Demisexuality: what it is and how to know if you are

For a long time, there was no word to describe people who didn’t experience romantic attraction the way most people do. People who are only sexually attracted to someone after getting to know them better, spend time with him and create a strong emotional bond.

Finally a word was created for this: demisexuality. In this article, we’ll talk about what it is, how to tell if you are, and the difference between demisexuality and panromanticism.

    What is demisexuality?

    Demisexuality is a sexual orientation characterized by fear experiencing sexual attraction only after forming an emotional bond with someone. This means that demisexual people are not sexually attracted to someone unless they have already formed a close emotional bond with that person.

    So how do you know if you were demisexual? If you identify with any of the following characteristics, you may be demisexual:

    • You are not sexually attracted to anyone unless you form an emotional bond with them first
    • It takes longer than most people to develop feelings of sexual attraction
    • Generally, you are only sexually attracted to people who are your close friends.
    • He is more interested in intimacy than sexual activity
    • It’s hard for him to feel sexually attracted to someone he doesn’t know well
    • He is only sexually attracted to one person at a time.

    It is important to remember that there is no right way to experience sexual attraction. If you don’t identify with any of the above characteristics, it doesn’t mean you’re not demisexual. Sexuality is fluid, which means that people’s attractions and orientations can change over time. Even if you don’t consider yourself demisexual now, you might in the future.

    On the other hand, there are famous people who identify as demisexual, for example:

    • Evan Rachel Wood
    • Shailene Woodley
    • Megan Fox

    Actress Evan Rachel Wood came out as demisexual in 2011, saying she didn’t “feel really sexually attracted” unless she was “emotionally connected to someone”. Shailene Woodley also opened up about her experience as a demisexual woman, saying it takes a long time to develop romantic feelings for someone. Similarly, actress Megan Fox said she was only sexually attracted to “one person in her life.”

      What is the difference between panromanticism and demisexuality?

      Now that we’ve talked about what demisexuality is and how to tell if you are, let’s talk about the difference between demisexuality and panromanticism.

      Panromanticism is a romantic orientation characterized by fear the ability to feel romantic attraction to people of any gender. Demisexuality is a sexual orientation characterized by not feeling sexual attraction until you have formed an emotional bond with someone.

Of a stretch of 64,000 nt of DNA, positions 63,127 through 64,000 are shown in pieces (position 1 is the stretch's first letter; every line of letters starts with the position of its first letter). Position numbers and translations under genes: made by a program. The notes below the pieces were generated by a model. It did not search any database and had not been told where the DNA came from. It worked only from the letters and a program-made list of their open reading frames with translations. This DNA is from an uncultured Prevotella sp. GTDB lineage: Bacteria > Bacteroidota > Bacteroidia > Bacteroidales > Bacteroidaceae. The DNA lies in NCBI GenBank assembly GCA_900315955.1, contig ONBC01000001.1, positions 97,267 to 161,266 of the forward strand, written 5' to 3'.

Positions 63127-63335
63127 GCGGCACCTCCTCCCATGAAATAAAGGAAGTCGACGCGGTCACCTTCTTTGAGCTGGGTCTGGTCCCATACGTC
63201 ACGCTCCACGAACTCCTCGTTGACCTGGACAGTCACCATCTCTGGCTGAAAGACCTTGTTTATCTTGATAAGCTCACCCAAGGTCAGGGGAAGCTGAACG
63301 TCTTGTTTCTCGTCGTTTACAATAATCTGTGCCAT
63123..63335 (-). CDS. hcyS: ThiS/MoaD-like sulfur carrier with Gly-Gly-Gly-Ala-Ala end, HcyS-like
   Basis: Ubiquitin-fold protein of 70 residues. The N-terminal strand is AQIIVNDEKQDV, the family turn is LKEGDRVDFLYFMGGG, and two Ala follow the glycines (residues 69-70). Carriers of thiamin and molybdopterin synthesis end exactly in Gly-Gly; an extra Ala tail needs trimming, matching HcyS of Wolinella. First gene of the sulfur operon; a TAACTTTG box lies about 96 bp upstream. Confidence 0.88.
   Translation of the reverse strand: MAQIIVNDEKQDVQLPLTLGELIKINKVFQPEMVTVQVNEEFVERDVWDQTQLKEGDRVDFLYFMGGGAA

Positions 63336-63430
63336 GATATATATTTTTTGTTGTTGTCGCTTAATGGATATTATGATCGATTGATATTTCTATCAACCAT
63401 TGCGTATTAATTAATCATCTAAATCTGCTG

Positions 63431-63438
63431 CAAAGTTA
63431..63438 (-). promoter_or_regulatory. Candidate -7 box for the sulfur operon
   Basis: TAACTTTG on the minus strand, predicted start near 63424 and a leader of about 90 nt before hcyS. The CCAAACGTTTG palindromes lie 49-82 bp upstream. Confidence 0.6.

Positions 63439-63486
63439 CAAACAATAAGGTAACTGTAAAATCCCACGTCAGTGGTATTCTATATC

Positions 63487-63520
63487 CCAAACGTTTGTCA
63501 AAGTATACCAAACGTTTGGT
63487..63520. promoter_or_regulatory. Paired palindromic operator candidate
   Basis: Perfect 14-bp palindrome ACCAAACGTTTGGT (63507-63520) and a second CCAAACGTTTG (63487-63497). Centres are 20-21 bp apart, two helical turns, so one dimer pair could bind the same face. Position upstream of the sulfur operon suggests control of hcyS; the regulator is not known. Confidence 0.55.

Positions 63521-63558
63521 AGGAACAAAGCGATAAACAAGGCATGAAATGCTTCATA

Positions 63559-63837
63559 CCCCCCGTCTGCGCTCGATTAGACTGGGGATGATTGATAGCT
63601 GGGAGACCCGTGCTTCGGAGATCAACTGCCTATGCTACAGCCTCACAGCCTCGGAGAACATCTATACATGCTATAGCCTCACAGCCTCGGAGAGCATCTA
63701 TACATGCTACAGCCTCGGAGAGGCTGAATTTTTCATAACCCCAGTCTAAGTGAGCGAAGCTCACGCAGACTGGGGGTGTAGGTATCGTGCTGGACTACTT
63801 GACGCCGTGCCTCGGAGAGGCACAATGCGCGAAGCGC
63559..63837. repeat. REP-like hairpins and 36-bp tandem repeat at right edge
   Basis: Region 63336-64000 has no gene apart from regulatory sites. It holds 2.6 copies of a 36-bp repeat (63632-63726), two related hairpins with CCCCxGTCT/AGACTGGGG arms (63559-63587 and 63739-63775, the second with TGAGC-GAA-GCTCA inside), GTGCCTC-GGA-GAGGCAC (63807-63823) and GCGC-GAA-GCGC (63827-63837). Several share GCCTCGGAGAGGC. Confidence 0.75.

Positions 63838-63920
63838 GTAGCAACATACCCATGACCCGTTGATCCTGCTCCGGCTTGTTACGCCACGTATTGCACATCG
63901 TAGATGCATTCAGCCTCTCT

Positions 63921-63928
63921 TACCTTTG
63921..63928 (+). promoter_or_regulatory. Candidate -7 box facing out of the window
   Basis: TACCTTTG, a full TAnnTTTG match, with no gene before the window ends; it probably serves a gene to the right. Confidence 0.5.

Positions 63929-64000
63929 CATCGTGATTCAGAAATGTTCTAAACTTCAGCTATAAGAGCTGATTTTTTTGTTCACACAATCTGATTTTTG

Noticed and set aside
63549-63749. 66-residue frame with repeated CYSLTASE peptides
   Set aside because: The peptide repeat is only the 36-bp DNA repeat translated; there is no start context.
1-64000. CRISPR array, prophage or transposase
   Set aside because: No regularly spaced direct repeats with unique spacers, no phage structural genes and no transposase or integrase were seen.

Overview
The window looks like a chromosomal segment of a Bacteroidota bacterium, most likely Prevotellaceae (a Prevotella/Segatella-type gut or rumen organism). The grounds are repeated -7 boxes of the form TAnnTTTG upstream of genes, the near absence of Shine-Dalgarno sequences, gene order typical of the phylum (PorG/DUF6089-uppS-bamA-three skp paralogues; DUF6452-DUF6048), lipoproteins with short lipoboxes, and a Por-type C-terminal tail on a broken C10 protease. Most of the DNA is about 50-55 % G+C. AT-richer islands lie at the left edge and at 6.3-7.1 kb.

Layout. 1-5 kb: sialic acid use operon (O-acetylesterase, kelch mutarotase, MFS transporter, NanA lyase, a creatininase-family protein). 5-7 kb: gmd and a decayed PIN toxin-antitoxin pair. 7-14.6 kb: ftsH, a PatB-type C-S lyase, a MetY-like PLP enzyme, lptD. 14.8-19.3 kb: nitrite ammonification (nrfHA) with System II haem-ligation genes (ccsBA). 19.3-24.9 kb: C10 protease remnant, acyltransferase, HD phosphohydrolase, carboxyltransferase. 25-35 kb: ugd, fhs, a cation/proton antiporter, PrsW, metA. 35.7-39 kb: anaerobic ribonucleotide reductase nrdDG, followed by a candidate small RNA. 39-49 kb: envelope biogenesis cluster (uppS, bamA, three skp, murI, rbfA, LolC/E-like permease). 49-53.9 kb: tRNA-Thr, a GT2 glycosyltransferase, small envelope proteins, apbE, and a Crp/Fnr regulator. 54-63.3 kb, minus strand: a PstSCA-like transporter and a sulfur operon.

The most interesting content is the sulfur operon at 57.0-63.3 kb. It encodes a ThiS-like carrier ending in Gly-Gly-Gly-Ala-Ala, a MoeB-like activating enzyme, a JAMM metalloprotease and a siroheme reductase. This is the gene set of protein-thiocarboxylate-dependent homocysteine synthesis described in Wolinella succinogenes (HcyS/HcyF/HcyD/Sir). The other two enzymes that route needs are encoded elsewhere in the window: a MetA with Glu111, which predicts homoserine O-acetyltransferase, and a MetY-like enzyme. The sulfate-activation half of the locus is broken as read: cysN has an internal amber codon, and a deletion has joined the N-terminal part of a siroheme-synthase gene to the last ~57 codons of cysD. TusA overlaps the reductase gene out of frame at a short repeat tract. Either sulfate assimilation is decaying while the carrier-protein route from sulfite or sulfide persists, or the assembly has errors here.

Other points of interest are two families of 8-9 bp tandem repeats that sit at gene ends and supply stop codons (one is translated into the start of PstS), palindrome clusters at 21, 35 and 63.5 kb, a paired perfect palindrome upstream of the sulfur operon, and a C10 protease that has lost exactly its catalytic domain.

Thus, panromanticism and demisexuality are generally seen as two sides of the same coin, since both involve not feeling automatic romantic or sexual attraction.

        Is it a problem to be demisexual?

        No, there is nothing wrong with being demisexual. It is simply a sexual orientation characterized by not feeling automatic sexual attraction to someone.

        Some people may see it as a problem because they feel like they are not “normal” or “quite attractive,” but there’s nothing wrong with being demisexual. You were as normal and attractive as anyone else. Accept your sexuality and be proud of who you were.

          The demisexual flag

          The demisexual flag was created in 2010 by a user of the AVEN site (Visibility and asexual education network). The flag consists of three stripes: grey, black and purple. Gray represents those who do not feel sexual attraction; black, for those who do not feel romantic attraction; and purple, to those who only feel romantic and sexual attraction after forming an emotional connection.

          If you want to know more about demisexuality, we recommend those books:

          • The Invisible Orientation: An Introduction to Asexuality, by Julie Sondra Decker

          • Asexuality: The Hidden Sexual Orientation, by Anthony Bogaert

          • Understanding Asexuality, by Lori Brotto and Morag Yule.

          All of these are great resources that can help you learn more about demisexuality and asexuality.

          Thanks for reading! We hope this has helped answer some of your questions about demisexuality.

          If you have any other questions, feel free to ask them in the comments below. If you think you may be demisexual and want to tell someone, AVEN (Asexual Visibility and Education Network) has a forum where you can talk to other demisexual people.

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